- Human interest : For instance “Astronomer discovers new galaxies while raising three children and teaching women’s self-defence class in her spare time.”
- Mystery : A mysterious phenomenon, quirky details, an unexpected result or a chance discovery.
- Major science : Represents a major discovery of a new phenomenon or class of object or an incremental gain in knowledge about a principal field of research.
- New interesting angle : Twisting an old result in a new way, such as a new, better image that confirms a known result.
- A record : First, largest, most distant, fastest, oldest ….
- A sexy topic : Some topics almost always capture the attention of the public (despite not necessarily being great science) and therefore have a fast track to the headlines. Some examples from astronomy are: Solar System topics, space weather, black holes, extrasolar planets, extraterrestrial life, the future of the Earth and Sun and human spaceflight.
- Aesthetics : such as an exceptionally beautiful image.
- Publication in a distinguished journal : Results published in, for example, Nature or Science tend to attract more interest from journalists.
- Crosslinking : Letting a result piggyback on another news story in a related, parallel or even a remotely related field.
- Hot or Not?: If you think you have a good science result, check with the list of News Criteria above to see if your result is likely to interest the press and the public.
- Be proactive: If your science fulfils one or more of these news criteria, do not hesitate to tell us about it. If we, here at ESA/Hubble, consider your story “hot” we can help you in many ways.
- Participate in the process: Work with us to prepare a press release. Be prepared to spend some time explaining the science and to make the proper information available to the science communicator here.
- Involve other institutions: The Public Information Officer (PIO) here will interface with PIOs of other institutions that have participated in the work, possibly proposing a simultaneous co-release.
- Create images: Some sort of eye-catching image or illustration to accompany the press release is practically mandatory. Work with us to create appealing and correct imagery
- Add value: Many scientists like to make a more specialised webpage containing additional information, translations of the press release into other languages, additional images, graphs, technical movies etc. Scientists are sometimes in a better position to interface with local media and often have a much more detailed knowledge about them than us.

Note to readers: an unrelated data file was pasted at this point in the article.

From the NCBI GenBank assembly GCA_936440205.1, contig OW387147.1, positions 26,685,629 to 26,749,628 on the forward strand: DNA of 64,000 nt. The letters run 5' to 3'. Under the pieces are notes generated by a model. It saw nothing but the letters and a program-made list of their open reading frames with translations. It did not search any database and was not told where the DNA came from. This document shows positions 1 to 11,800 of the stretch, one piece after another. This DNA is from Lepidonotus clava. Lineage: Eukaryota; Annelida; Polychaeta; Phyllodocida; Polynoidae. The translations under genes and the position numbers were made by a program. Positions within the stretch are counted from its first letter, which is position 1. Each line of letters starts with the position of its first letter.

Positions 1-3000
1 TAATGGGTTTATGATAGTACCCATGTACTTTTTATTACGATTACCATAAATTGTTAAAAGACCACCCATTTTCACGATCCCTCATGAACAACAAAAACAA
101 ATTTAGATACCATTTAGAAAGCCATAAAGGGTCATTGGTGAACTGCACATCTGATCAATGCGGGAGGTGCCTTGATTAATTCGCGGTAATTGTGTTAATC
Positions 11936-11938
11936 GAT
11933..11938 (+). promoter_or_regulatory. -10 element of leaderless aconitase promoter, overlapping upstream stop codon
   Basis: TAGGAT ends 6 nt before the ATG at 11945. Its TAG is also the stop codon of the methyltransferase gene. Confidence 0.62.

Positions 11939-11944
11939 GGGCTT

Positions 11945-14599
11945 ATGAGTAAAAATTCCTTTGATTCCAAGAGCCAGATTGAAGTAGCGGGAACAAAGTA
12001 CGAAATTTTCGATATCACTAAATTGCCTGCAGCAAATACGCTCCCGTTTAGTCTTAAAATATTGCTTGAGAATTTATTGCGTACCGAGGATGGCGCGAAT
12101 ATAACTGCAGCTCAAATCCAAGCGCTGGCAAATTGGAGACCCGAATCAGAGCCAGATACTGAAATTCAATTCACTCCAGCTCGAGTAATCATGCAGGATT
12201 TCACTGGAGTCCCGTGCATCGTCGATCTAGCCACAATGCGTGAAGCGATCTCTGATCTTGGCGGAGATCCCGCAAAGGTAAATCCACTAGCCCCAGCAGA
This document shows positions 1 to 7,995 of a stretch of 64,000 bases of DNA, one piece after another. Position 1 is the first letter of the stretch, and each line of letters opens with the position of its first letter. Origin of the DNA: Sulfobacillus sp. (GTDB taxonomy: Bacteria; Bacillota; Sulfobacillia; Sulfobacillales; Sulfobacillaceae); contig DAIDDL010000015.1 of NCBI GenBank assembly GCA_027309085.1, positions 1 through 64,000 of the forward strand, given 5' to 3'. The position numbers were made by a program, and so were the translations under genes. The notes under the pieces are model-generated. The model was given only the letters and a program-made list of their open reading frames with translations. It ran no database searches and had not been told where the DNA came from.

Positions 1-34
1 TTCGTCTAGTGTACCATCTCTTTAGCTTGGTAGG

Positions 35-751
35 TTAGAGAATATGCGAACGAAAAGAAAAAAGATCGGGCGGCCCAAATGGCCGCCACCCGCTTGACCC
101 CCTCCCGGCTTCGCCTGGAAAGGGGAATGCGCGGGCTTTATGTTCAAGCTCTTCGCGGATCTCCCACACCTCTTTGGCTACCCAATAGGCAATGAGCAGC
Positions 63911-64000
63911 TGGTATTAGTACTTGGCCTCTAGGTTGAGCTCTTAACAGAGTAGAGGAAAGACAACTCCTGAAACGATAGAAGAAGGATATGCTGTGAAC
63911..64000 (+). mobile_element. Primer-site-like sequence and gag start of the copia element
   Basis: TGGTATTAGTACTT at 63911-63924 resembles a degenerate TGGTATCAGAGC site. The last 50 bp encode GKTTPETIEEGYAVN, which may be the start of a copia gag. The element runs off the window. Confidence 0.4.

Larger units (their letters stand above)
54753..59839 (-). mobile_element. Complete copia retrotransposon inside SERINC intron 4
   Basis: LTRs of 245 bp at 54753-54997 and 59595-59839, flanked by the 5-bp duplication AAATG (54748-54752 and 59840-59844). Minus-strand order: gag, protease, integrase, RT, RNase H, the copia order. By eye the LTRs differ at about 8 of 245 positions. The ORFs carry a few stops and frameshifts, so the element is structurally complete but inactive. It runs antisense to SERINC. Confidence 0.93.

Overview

When writing a draft for a press release it may be worthwhile to have a glance at some standard advice for science writing in general.
- Prepare properly: It is important to set boundary conditions regarding the topic, the length, the target group and the style.
- Do your research: Start by answering the six golden questions: What? When? Where? Who?Why? and How?
- - Scan the current scientific literature on the topic
- - Review your own writing on the topic
- - Mine the web
- Structure your thinking: For example, brainstorm the topic: Check if some of the elements are connected in patterns that may help you choose your angle.
- Relax: It is often suggested that a writer should relax and not be too concerned about the needs of the reader in order to sound genuine.
- Be consistent: Follow some consistent writing guideline, either of your own choice or imposed by the system (for instance via your organisation’s style guide), for example: Spelling, Grammar etc.
- Simplify: A fundamental rule of written science communication is to make texts as simple as possible. Nowadays people simply do not have time for lengthy explanations.
- Explain: It is always necessary to match the writing to the level of the target group, but never more so than in science writing. Remember that “the reader knows nothing”. Always spell out abbreviations. Build up your explanations from the lowest level, but try not to patronise, and avoid being overly didactic. The educational aspects go unnoticed in the best communication.
- Edit: Re-reading and editing a text always improves its quality. Especially if the editor is someone other than the author.
- Modern aids: Several useful features in modern word processing software make life easier for authors, for example spellcheckers and thesauruses.